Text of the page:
Martin Scorsese on Spirituality In the Cinema (1995)

“When we talk about personal expression I’m often reminded of [Elia] Kazan’s film America America – the story of his uncle’s journey from Anitolia to America; the story of so many immigrants who came to this country from a very, very foreign land. I kind of identified with it and was very moved by it. Actually, I later saw myself making this same journey, but not from Anitolia. Rather from my own neighborhood in New York, which was in a sense a very foreign land. I made the journey from that land to movie-making, which was something unimaginable. Actually, when I was a little younger, there was another journey I wanted to make. It was a religious one. I wanted to be a priest. However, I soon realized that my real vocation – my real calling – was the movies. I didn’t really see a conflict between the church and the movies, the sacred and the profane. Obviously, there are major differences. But I could also see great similarities between a church and a movie house. Both are places for people to come together and share a common experience, and I believe there is a spirituality in films, even if it’s not one that can supplant faith. I find that over the years many films address themselves to the spiritual side of man’s nature, from Griffith’s film Intolerance to John Ford’s The Grapes of Wrath to Hitchcock’s Vertigo to Kubrick’s 2001 and so many more. It’s as if movies answer an ancient quest for the common unconscious; they fulfill a spiritual need that people have – to share a common memory.”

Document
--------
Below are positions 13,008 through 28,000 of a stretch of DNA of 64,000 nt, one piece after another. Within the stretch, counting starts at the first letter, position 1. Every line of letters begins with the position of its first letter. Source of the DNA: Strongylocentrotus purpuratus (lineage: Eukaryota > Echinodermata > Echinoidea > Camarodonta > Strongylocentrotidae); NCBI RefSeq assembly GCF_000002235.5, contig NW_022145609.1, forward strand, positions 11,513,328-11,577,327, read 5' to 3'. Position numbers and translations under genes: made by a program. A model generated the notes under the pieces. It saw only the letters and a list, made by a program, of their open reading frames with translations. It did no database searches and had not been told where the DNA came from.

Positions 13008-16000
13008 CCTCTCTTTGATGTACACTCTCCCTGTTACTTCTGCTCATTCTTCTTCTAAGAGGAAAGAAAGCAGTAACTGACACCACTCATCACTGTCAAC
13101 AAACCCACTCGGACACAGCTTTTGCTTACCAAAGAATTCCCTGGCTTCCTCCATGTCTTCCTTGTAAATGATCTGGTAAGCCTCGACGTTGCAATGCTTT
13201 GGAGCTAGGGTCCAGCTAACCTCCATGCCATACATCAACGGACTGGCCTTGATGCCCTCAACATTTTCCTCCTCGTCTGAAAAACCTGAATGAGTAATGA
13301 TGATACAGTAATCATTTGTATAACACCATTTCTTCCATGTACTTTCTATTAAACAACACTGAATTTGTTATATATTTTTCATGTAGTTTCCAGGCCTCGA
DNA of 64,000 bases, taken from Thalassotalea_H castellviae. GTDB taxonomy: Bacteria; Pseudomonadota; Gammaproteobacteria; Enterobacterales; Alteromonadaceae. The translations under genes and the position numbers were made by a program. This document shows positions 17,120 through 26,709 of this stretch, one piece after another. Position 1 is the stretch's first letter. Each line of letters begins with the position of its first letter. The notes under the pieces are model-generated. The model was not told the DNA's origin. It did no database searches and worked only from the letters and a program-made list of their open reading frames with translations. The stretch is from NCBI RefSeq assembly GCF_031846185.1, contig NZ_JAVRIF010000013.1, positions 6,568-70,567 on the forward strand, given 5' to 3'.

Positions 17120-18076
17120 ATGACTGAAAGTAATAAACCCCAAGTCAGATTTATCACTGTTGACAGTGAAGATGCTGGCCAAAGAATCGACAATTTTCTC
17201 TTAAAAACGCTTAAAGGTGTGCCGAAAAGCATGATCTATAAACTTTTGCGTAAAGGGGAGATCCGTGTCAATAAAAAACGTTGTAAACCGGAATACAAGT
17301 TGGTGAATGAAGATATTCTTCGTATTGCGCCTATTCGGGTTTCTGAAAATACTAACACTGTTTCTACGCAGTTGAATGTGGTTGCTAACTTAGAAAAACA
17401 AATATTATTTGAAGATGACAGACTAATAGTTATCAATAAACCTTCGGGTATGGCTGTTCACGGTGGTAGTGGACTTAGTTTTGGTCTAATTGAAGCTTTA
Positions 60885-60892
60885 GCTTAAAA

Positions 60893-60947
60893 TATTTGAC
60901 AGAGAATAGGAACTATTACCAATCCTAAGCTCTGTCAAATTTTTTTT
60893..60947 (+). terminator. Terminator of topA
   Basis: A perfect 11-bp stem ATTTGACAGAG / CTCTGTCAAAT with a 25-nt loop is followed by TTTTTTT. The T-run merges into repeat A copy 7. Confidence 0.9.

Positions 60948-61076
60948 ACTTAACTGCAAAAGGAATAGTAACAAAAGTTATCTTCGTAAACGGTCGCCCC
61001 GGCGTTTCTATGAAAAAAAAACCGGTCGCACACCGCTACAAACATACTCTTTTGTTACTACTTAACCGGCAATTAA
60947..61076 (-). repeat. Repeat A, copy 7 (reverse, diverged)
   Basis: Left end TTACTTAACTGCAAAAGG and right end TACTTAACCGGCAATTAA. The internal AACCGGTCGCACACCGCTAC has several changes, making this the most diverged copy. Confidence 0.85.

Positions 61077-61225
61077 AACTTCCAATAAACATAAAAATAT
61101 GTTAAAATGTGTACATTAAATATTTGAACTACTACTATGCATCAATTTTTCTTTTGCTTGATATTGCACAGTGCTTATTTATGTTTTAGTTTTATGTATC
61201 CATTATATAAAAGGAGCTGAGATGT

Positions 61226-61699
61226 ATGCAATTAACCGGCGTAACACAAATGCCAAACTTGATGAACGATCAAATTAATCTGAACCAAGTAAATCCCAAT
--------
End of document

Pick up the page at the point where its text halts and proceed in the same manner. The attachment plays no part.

(Excerpted from A Personal Journey With Martin Scorsese Through American Movies)

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